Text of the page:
Confession time: I am a terrible gardener.
That is not to say I don’t love plants and flowers– because I do. I love the idea of having produce and flowers at my fingertips year round– and I love a little trip to Lowe’s garden center as much as anyone… but that is usually as far as it goes. I forget my plants. I neglect to water them. I love them and take photos of them to plaster on Instagram like any mother earth would– and then I completely forget they even exist.
It’s Lorelai Gilmore and Skippy the Hamster all over again.
Until the plants die, and then I’m crushed and I curse the Georgia clay and the beautiful shade-producing trees in our backyard and then my sweet husband reminds me that they lived a half life of being dehydrated most of the time. Oops.
So this year I purposed to be different, starting with the hydrangeas in our front yard. So much so that I pinned thoughts on taking care of them. Quickly learning I needed to “winterize” them by pruning before the buds came in, I marched outside armed with my pruning shears and big fat plans to get them ready for spring. (Spoiler alert, hydrangeas have to be pruned way before winter is nearly over, so if you’re reaching for your own pruning shears– I have to break it to you– we both missed the boat this year.)
As I approached my brown, spindly dead-looking hydrangeas, I was completely startled to see them bearing new buds. In a yard full of dry, dormant plants, and without any help from me– they were pushing forward to the next thing. These tiny buds of spring were startling to me and I thought about them for several days. Even now, they remind me that not only is Spring coming– and we can’t stop it even if we try.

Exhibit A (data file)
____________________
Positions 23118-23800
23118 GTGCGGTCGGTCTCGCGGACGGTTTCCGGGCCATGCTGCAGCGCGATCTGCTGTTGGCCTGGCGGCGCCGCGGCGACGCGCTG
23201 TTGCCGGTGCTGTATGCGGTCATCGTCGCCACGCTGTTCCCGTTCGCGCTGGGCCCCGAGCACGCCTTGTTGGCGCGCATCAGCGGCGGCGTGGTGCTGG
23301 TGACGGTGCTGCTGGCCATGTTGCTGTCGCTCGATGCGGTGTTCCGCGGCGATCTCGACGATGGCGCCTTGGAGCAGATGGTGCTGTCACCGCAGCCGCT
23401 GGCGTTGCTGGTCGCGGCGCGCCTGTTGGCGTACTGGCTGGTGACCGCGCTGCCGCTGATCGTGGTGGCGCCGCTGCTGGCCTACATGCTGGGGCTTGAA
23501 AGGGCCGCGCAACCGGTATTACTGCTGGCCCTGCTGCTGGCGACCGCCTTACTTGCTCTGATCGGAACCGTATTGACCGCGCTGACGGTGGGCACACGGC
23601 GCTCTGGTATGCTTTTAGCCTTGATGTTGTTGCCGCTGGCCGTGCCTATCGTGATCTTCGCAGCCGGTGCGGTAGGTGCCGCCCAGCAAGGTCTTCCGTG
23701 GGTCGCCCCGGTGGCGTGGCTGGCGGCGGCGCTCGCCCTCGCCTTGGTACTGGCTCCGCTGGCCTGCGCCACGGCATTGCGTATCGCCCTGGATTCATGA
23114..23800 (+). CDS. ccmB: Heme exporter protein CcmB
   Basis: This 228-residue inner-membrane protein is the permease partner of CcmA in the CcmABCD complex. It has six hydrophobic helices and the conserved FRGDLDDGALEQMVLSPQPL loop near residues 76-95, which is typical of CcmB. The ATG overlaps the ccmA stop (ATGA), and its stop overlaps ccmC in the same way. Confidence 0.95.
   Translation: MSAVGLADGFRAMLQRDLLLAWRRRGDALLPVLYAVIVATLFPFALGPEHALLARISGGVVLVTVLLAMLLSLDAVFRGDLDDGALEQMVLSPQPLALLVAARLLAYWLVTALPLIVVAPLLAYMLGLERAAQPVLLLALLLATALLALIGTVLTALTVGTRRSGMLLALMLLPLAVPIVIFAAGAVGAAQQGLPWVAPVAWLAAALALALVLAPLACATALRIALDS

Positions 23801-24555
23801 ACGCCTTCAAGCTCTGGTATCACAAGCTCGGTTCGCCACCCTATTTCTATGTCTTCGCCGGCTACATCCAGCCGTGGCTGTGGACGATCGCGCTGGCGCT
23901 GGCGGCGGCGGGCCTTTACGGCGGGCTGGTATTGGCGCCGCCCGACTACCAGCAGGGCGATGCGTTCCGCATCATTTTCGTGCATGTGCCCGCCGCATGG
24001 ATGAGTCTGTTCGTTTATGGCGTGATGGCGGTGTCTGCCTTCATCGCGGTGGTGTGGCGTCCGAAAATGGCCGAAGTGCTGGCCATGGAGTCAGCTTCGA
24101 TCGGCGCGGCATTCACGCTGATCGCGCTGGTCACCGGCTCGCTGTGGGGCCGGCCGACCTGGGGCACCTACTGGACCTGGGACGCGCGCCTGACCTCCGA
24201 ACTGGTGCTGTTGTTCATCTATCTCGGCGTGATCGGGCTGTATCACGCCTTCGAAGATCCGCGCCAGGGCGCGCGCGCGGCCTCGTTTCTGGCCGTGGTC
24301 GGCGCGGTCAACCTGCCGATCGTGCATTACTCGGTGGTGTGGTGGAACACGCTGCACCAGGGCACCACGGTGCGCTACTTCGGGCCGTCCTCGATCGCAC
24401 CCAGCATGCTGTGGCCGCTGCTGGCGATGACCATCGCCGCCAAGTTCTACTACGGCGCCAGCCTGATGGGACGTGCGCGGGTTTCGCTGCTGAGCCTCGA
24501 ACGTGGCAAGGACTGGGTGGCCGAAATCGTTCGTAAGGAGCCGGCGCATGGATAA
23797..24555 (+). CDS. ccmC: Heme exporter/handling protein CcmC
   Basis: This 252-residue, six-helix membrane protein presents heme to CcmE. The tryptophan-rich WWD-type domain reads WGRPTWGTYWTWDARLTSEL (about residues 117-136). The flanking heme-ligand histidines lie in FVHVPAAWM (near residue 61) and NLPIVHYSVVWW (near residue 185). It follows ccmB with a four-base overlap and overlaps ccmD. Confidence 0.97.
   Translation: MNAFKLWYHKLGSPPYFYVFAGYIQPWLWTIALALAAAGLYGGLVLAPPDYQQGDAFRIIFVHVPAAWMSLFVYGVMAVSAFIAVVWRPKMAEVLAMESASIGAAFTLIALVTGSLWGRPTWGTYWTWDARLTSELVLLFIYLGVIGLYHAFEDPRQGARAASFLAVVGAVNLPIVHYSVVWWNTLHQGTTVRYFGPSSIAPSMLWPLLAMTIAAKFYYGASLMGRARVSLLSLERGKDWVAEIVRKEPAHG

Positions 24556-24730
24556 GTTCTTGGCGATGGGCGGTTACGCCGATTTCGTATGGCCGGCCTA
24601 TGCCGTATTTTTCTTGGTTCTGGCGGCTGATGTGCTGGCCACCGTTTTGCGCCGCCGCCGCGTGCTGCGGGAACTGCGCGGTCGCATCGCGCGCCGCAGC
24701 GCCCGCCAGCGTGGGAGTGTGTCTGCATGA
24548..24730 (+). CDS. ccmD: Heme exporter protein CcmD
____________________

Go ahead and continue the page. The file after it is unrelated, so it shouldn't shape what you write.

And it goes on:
New growth comes after these seasons of quiet, of rest, of space where it seems nothing is happening for crying out loud.
And though I know I need rest, I want specific rest. I want rest in my way, in the manner and form that I think I need it. So often I think of rest as something I willingly choose and enjoy with a good book or a pedicure.
But sometimes rest is exactly the opposite of desirable.
Sometimes rest is that which puts us in a place that feels ten steps back.
Two weeks ago, I had the amazing honor of speaking to a group of women on the topic of rest, margin and whitespace. I told them something along the lines of, “Beware of not allowing yourself to rest– God knows you need it, and He just might give it to you.”
And then. Two days later I sat in an Orthopedist’s office as he gave me this:
And I pitched a royal fit. Not in his office because well, I have some decorum.
But after, and I’m somewhat ashamed to say that every day since then I’ve asked the question with all the whine of a petulant child, “REALLY? Why now?”
Clearly, I don’t mind slowing down on my terms. Every afternoon around 2:30 I slow down with coffee and words. Each night around 10PM I slow down with Wild Orange Oil and a fluffy pillow. But slow down in such a way that makes me miss my favorite form of exercise for six weeks and leaves me hobbling eight steps behind my children like a frustrated female version of Downton Abbey’s John Bates? No, thank you.
Le Sigh. But there is a purpose to this “rest time” and as much as I come into it kicking and screaming, I certainly do not wish to waste it.
If the budding Hydrangeas have taught me nothing else… I know that the quiet should not be underestimated– for growth is happening under the surface.
And that things happen when we embrace the rest. Embrace the empty-spaces. Embrace the time where it appears nothing is happening.
And even though this lesson is one I have been learning way back when it was still last year,
I am choosing again, anew, to respect the process and soak it all in.
What process are you soaking in today? Would love your thoughts. <3